After two consecutive quarters of mixed results, the latest quarter was an improvement for Callaway Golf. The group's net profit for the three months ended June 30 sank by 53 percent from the year-ago period, down to $28.9 million, but this was mainly due to currency headwinds and the impact of new acquisitions.

Conversely, sales jumped by 13 percent to $446.7 million, despite an estimated $9 million negative impact from changes in foreign currency rates, with a solid performance in the golf equipment business and continued double-digit growth in the TravisMathew business. The revenues also included $48 million from Jack Wolfskin, the German brand acquired in January, whose direct-to-consumer business progressed thanks to product innovation and investments in marketing that are beginning to bear fruits.

The overall gross margin dipped by 2.3 percentage points to 48.6 percent in the quarter, partly due to currency headwinds. The company's profitability took a hit from Jack Wolfskin's different seasonality as well as increased interest expenses from the loan used to finance its $476 million takeover. The second quarter is seasonally more important for the group's golf business than for Jack Wolfskin.

Moving forward, the management expects strong earnings growth in the second half, in spite of adverse foreign currencies. It mentioned the strength of its 2019 golf product line, a more favorable cadence in golf product launches, the continuing momentum of the TravisMathew business, and the seasonally stronger Jack Wolfskin business, which is expected to earn all of its 2019 profits in the second half.

In a conference call, Callaway's management again made its case for its diversification into apparel, after receiving criticism from some shareholders. It noted in particular that Jack Wolfskin has raised its scale in the apparel sector from $300 million to $700 million a year, with revenues from Europe soaring.

While noting that the golf market is structurally sound, despite its low growth and cash generation, it indicated potential benefits from Jack Wolfskin's expertise in e-commerce and other direct-to-consumer operations, which now contribute about 30 percent of its revenues.

In an interview during the OutDoor by Ispo show in Munich, the chief executive of Jack Wolfskin, Melody Harris-Jensbach, indicated that her brand may also contribute to the development of better apparel lines by Callaway. The 58-year-old Korean-born manager, who spent time in the U.S. before moving to Germany in 1986, worked for Escada, Esprit and Puma before running Jack Wolfskin.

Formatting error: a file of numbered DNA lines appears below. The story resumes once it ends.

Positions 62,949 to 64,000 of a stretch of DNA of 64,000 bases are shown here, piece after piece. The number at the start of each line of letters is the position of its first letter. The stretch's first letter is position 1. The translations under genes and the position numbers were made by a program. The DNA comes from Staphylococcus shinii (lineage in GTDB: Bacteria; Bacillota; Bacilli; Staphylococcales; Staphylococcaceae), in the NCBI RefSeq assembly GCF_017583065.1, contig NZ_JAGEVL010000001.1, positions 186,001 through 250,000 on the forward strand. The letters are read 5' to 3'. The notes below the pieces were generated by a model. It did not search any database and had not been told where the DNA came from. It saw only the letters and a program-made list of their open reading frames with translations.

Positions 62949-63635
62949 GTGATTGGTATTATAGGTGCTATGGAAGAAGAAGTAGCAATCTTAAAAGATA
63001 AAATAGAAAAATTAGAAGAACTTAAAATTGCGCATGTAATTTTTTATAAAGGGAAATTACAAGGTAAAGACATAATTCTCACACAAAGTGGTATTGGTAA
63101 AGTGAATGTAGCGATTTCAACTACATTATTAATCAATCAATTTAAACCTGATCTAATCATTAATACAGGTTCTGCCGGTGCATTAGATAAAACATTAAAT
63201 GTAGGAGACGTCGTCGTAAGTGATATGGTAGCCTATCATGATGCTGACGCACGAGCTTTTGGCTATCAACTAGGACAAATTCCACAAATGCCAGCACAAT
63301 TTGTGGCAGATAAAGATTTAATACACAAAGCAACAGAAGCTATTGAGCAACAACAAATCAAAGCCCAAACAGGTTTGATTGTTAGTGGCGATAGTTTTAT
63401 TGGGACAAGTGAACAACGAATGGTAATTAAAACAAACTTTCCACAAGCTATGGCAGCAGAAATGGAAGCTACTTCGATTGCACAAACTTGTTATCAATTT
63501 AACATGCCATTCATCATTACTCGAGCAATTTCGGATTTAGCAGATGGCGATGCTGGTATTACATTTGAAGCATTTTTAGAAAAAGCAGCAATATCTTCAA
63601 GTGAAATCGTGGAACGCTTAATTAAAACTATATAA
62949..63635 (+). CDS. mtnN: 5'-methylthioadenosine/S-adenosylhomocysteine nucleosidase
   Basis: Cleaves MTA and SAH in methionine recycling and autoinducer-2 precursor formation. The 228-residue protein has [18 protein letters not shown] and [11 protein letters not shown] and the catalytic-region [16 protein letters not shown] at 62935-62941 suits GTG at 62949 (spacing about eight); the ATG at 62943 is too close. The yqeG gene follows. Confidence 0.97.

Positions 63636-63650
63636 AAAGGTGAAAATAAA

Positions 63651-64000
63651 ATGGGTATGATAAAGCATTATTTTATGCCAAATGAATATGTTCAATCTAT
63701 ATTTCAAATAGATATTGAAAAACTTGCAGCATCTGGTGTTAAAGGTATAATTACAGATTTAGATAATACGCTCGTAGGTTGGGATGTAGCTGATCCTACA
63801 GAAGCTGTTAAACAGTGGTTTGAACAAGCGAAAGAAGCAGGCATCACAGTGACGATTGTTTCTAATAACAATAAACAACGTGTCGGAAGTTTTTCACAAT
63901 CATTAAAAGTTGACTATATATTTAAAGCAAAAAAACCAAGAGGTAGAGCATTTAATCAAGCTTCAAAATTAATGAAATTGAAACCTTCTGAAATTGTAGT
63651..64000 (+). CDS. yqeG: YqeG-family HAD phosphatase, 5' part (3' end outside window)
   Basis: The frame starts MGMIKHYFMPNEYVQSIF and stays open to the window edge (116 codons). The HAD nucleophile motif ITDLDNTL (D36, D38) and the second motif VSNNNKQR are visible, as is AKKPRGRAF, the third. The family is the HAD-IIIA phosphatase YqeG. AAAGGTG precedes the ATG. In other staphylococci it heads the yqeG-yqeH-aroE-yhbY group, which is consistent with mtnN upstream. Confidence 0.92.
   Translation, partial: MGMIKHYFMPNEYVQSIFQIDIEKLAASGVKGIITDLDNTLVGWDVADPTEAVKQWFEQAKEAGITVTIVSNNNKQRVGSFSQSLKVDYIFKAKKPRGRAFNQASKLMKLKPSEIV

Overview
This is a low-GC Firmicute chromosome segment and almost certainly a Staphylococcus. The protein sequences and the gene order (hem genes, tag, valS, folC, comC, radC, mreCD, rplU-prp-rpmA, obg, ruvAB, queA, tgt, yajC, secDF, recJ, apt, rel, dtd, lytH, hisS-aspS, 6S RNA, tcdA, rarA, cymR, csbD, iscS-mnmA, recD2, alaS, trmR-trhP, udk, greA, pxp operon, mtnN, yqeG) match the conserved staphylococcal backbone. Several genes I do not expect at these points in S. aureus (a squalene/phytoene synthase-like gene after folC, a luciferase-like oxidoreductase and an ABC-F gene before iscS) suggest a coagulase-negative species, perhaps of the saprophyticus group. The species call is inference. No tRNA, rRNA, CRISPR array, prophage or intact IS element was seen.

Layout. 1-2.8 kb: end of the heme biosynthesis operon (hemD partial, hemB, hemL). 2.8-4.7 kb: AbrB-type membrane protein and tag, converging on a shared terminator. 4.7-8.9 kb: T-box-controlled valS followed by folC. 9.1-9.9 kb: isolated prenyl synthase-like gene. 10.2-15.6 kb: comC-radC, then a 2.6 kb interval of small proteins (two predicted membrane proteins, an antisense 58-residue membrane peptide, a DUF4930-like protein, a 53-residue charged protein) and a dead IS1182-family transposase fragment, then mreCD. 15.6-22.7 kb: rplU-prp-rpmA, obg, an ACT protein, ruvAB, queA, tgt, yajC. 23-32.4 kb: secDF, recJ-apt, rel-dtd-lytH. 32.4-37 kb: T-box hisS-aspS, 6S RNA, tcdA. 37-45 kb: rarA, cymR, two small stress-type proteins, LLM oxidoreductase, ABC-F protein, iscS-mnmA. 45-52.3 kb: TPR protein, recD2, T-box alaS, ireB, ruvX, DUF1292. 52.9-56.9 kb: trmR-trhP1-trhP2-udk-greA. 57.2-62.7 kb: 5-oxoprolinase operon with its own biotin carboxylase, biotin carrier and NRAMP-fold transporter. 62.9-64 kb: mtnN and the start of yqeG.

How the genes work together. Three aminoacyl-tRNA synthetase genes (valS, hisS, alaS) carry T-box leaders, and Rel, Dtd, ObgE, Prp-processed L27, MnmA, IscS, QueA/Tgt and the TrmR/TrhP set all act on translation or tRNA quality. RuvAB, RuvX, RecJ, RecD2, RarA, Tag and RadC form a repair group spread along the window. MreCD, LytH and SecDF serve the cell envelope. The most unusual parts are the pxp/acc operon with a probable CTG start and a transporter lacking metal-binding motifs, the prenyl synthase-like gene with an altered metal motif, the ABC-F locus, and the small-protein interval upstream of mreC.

She said that China, a country where the brand is generating annual sales of around €75 million, will be one of Jack Wolfskin's priority areas for investment, opening more retail stores as of next year. Five factory outlets will start up soon. The brand currently has about 600 points of sales in China, mostly franchised, plus e-commerce. It is working with Tmall.

Jack Wolfskin plans to develop more specific products for the Chinese and Japanese markets, in terms of colors and fit.

Further investments are also planned in Japan next year. The U.S. will probably come next, but the project is still very much under development, so the timing is somewhat uncertain at this stage.

Meanwhile, the growing Callaway group is making new investments to build its omni-channel capabilities. Callaway plans to use Jack Wolfskin's European logistics to handle all its brands, as it is doing in the U.S. with the establishment of a new distribution center. It has also acquired a minority interest in its Japanese joint venture to build a platform for the Asia/Pacific region.

Callaway raised its guidance for the full year, expecting sales in the $1,685-$1,700 million range, up from a previous forecast of $1,670-1,700 million.

In the U.S., the group's revenues for the second quarter were up by 6 percent to $247.4 million, while Europe surged by 76 percent to $81.6 million, boosted by the addition of Jack Wolfskin. In constant currencies, European sales climbed by 86.8 percent. Meanwhile, sales in Japan declined by 7 percent to $55.7 million, or by 5.9 percent in constant currencies. In the Rest of World, which includes Korea and other Asian markets, sales jumped by 9 percent to $62.0 million, or by 15.4 percent at constant exchange rates. 

Callaway now breaks out profitability for its hardgoods and softgoods segments: profits from golf equipment sales declined by 2 percent to $292.3 million, while profits from apparel, gear and other items rose by 58 percent to $154.4 million.

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